ANZ is looking to head the growing trend towards corporate editorial enterprise in the Asia-Pacific region, with its own online finance publication, BlueNotes, which launched today.
Amanda Gome, formerly of Fairfax and Private Media, moved into the newly created role of group head of strategic content and digital media at ANZ in February, and says the venture is not in competition with traditional media – but complementary to it.
“We aim to work alongside traditional media in providing stories that can be used as background, as context or research,” she said, “or they can take pieces of the story, as The Australian Financial Review has done today with an Andrew Cornell story.”
Mr Cornell, a former journalist at the AFR, has joined the ANZ team as part of its bid to pool talent from within the company and further afield.
ANZ’s group general manager corporate communications, Paul Edwards, brought in business communications firm Brunswick from the US to guide the conception of BlueNotes, after seeing its work with a number of American companies in recent years.
“We’ve seen in the US a number of large companies have been down this track for quite a few years and it’s really just starting here,” Ms Gome said.
“Partly, [BlueNotes] is in response to a concern that the media has fewer resources and isn’t as capable of covering areas like the financial services and Asia Pacific as it once was.
“That’s not to say they don’t – they still do – but there’s room now for more conversation around these very important areas of business.
“We also have the means now to become publishers – we can build up our own social media networks and have a distribution channel that we previously didn’t have. So not only can we publish our own stories but we can distribute them out through our own social footprint.”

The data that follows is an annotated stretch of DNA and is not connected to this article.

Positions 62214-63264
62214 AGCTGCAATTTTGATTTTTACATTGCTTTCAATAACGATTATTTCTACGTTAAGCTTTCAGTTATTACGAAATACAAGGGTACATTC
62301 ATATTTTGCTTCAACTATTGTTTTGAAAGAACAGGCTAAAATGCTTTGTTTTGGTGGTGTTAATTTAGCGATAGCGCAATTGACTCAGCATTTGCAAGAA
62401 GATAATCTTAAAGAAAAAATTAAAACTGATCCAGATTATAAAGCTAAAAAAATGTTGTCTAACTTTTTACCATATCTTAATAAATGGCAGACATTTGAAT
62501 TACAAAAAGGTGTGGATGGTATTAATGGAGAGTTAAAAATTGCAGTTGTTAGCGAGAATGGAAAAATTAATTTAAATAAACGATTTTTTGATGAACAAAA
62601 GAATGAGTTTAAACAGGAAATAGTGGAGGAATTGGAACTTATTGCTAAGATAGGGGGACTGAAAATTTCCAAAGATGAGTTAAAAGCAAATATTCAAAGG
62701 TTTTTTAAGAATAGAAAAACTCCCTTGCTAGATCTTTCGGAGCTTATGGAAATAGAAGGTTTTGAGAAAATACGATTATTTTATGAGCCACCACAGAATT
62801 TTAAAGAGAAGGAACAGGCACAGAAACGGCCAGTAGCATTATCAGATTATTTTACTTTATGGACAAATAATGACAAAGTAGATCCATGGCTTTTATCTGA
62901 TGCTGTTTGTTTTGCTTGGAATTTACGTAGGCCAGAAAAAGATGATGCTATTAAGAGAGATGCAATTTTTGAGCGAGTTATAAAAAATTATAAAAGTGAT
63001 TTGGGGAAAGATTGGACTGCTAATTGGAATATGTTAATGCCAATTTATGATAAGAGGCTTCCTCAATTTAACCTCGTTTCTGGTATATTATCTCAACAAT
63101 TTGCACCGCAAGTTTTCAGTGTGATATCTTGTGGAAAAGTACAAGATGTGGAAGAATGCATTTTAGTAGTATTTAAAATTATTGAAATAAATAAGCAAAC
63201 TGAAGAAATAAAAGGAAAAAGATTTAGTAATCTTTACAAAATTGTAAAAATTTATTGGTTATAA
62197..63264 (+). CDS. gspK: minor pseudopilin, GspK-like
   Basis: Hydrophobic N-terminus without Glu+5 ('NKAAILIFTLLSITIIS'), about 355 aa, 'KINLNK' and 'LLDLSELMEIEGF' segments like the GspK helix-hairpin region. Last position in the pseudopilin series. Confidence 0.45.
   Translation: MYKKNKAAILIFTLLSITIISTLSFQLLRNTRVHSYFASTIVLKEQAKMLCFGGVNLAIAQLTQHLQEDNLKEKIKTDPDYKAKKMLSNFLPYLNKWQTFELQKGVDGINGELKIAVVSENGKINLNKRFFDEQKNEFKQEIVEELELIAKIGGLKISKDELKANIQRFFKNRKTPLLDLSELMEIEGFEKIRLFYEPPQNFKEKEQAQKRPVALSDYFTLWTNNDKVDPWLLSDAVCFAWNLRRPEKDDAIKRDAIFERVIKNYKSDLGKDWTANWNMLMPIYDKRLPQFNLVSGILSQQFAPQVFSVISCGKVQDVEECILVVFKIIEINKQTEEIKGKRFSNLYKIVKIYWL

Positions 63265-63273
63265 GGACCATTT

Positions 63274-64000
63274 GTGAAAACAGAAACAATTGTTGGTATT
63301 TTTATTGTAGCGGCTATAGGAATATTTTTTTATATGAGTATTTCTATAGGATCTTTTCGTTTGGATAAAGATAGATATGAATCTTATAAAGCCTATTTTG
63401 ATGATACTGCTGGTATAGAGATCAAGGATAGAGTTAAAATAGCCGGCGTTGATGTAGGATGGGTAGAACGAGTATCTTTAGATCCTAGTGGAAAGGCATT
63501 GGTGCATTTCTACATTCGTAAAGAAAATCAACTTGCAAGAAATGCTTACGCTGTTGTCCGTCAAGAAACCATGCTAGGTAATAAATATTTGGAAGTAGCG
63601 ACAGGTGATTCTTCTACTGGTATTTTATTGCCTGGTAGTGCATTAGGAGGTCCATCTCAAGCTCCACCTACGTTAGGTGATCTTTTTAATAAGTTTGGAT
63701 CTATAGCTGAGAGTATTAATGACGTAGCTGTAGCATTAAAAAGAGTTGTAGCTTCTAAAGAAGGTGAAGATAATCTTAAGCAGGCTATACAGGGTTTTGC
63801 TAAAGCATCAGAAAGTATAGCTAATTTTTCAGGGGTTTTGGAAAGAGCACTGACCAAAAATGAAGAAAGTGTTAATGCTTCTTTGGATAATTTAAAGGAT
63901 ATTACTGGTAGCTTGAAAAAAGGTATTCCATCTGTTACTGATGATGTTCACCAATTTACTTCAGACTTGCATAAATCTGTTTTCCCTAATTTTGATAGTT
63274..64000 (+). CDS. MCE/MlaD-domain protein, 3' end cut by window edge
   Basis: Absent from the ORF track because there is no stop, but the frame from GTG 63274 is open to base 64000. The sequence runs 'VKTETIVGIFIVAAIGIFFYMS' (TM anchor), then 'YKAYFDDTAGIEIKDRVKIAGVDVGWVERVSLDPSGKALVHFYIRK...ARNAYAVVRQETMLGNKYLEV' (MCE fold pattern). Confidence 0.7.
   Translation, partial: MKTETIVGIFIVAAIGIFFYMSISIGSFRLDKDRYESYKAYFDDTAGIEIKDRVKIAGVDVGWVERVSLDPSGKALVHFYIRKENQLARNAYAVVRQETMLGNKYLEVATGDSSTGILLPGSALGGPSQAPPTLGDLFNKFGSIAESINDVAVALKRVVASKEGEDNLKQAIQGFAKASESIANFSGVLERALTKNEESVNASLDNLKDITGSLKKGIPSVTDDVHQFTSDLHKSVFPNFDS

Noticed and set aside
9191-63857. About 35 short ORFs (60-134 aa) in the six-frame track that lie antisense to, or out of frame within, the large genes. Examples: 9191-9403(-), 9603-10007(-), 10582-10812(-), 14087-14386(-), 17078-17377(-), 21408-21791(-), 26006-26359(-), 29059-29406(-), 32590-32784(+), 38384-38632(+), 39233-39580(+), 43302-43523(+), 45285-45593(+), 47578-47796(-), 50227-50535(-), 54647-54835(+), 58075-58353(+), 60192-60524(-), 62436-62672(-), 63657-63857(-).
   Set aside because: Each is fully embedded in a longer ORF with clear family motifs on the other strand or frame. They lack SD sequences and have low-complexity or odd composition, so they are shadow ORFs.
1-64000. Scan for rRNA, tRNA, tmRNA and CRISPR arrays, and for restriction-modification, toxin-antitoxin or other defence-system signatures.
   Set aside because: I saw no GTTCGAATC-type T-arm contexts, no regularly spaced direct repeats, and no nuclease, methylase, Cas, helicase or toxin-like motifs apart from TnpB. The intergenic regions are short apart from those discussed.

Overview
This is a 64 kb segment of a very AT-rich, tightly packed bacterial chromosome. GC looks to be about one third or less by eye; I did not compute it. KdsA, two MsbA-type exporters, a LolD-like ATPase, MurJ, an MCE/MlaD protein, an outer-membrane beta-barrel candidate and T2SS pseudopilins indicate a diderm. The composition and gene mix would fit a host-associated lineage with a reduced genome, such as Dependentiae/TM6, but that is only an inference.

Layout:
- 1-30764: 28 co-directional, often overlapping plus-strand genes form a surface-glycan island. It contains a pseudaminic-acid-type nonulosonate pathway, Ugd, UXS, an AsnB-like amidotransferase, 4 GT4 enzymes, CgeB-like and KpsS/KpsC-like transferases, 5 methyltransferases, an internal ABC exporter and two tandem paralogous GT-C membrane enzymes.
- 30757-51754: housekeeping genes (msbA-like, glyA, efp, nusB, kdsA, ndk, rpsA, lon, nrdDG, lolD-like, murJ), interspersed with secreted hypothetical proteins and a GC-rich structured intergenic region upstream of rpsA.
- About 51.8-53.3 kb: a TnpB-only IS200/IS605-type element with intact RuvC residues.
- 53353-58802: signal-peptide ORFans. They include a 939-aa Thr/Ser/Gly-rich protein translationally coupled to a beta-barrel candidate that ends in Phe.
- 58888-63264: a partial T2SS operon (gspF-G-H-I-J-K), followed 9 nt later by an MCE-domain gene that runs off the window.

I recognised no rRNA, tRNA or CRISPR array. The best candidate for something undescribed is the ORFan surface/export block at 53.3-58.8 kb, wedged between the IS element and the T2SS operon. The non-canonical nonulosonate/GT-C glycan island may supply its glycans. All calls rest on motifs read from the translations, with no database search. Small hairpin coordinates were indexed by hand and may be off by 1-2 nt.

BlueNotes will appear on Twitter and LinkedIn, with a large potential audience in ANZ’s 61,000 employees and eight million customers.
When asked if she felt BlueNotes had any direct competition, Ms Gome said, “no”.
“ANZ Bank has a great Asia-Pacific strategy and there are many stories and angles and research to be done into this whole new world of financial services and business in the region that the media couldn’t possibly cover anyway.
“At the bank, for example, we’ve got more than 100 researchers, we have experts in very specific areas, and it really is about building and unleashing their expertise and being able to put that into great stories and then sharing it.”
BlueNotes will not masquerade as “independent media”, Ms Gome said.
“We call it corporate editorial.
“As much as we can we want to be independent. We have external authors as well. We link out just like a normal media site. But we are coming from an ANZ perspective…[our aim is] to explore issues as independently as we can.”
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